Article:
Apropos of my wonkery, here's what I've been reading lately:
Outliers and The Tipping Point by Malcolm Gladwell (Blink is next)
Remix by Lawrence Lessig
Everything Bad Is Good For You by Steven Johnson
Freakonomics by Steven Leavitt and Stephen Dubner
Microtrends by Mark Penn (I know, I know...it's practically a museum piece now)
Wikinomics by Don Tapscott and Anthony Williams
Let's just say I'm on quite the jag here. But it's been a bit mind-blowing, a bit encouraging, a bit daunting and more than a bit inspiring. There are some interesting things afoot and it's amazing to me how far behind the curve theatre is on some of these things. When some of the concepts come up, especially the Malcolm Gladwell stuff and Microtrends (Penn's co-author came and spoke at the TCG conference last year), it's usually centered around marketing. Which is a pretty limited application, especially for theatre. But it's usually the first thing the institutions think about, in one way or another: we need better marketing! Even play selection, it seems, happens with an eye towards marketing. Pretty soon the whole system looks like this:
But we all know that ain't it. And so the ideas get dismissed. But there's some powerful stuff in there about systems, innovation, how word of mouth works, and a bunch of other concepts that are useful in terms of thinking about how we organize, how we create our work and how we can get it out there.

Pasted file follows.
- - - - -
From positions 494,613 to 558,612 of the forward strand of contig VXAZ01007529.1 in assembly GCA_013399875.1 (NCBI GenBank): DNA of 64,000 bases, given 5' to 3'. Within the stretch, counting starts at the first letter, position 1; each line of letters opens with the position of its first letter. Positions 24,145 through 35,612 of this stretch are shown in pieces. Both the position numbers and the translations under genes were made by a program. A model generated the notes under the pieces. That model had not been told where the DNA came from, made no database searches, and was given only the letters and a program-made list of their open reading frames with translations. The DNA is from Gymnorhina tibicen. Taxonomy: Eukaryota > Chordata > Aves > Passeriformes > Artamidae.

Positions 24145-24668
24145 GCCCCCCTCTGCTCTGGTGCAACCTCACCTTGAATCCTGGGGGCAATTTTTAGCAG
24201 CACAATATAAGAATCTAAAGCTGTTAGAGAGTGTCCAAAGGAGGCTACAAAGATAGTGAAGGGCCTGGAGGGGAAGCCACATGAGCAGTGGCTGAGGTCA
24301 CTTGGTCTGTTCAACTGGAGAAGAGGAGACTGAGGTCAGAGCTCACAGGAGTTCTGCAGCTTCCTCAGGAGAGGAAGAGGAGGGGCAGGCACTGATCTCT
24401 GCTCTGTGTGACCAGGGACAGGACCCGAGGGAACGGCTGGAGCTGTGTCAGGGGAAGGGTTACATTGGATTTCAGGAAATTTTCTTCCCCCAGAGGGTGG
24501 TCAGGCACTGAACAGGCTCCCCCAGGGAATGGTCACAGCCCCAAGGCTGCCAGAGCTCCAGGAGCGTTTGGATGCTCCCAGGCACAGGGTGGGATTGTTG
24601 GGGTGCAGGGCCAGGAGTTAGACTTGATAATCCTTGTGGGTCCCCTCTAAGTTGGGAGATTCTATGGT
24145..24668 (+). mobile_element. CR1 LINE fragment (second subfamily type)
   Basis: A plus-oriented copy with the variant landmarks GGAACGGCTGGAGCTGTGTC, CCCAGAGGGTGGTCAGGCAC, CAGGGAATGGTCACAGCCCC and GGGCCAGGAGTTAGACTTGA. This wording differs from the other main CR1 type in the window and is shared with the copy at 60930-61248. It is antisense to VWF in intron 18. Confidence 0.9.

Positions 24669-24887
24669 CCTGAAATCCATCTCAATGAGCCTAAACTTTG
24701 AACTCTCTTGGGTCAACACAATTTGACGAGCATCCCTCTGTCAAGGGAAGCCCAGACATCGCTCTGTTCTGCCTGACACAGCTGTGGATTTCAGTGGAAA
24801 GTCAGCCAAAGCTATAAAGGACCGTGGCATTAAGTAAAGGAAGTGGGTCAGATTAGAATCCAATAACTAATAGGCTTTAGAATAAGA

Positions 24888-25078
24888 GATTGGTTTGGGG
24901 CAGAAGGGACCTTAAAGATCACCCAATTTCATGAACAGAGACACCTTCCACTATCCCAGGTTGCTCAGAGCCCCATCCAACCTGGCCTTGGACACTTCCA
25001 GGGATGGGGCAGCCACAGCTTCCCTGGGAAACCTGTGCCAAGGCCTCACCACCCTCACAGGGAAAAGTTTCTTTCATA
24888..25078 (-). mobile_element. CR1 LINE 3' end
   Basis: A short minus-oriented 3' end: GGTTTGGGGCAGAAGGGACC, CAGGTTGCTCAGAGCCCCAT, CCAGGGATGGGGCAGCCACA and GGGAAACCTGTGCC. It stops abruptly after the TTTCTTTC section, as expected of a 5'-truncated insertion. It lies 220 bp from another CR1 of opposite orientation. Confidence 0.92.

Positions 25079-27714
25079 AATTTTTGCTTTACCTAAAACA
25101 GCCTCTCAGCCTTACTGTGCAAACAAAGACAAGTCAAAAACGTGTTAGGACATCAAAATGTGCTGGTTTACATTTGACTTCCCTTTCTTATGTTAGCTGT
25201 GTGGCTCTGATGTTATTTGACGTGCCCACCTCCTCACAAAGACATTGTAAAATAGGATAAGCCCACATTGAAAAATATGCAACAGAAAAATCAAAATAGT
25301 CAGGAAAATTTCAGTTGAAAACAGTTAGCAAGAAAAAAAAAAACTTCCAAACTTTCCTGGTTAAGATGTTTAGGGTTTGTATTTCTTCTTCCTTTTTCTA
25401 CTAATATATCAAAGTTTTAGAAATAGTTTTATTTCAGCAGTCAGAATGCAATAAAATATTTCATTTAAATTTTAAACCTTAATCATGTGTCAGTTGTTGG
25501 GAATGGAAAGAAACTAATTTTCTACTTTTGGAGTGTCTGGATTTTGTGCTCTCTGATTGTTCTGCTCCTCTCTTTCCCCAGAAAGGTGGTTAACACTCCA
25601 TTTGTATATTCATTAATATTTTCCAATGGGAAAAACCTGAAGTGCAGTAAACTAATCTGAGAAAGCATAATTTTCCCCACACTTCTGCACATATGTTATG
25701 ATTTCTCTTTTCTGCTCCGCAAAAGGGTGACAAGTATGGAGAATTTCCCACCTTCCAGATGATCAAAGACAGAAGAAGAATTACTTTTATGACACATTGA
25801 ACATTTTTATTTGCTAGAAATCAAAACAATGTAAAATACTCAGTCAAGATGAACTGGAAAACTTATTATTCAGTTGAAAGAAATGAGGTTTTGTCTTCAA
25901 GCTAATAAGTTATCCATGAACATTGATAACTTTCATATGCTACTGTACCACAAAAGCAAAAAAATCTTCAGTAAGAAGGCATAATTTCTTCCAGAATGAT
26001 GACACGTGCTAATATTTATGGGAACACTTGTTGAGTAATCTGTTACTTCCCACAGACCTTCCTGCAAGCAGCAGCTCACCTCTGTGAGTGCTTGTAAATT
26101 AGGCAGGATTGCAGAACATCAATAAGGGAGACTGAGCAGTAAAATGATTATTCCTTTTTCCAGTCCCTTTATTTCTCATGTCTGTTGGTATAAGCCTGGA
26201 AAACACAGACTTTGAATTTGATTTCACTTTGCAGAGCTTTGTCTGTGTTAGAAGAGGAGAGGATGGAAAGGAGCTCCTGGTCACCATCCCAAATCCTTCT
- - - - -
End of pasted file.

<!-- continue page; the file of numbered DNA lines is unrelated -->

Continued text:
The reason I asked about new play podcasts (and I'm still working on that a bit, IRL) is because, well, it's a way around the system. And that's where my mind goes. But it's soon followed by the question of what are you going to build and how do you keep it from becoming the same moribund system we have now. Because there was a time when it was revolutionary and exciting and the new path. And look at it today. Thinking about how systems are built and function is my way into it. And these books are added some new thoughts to it all.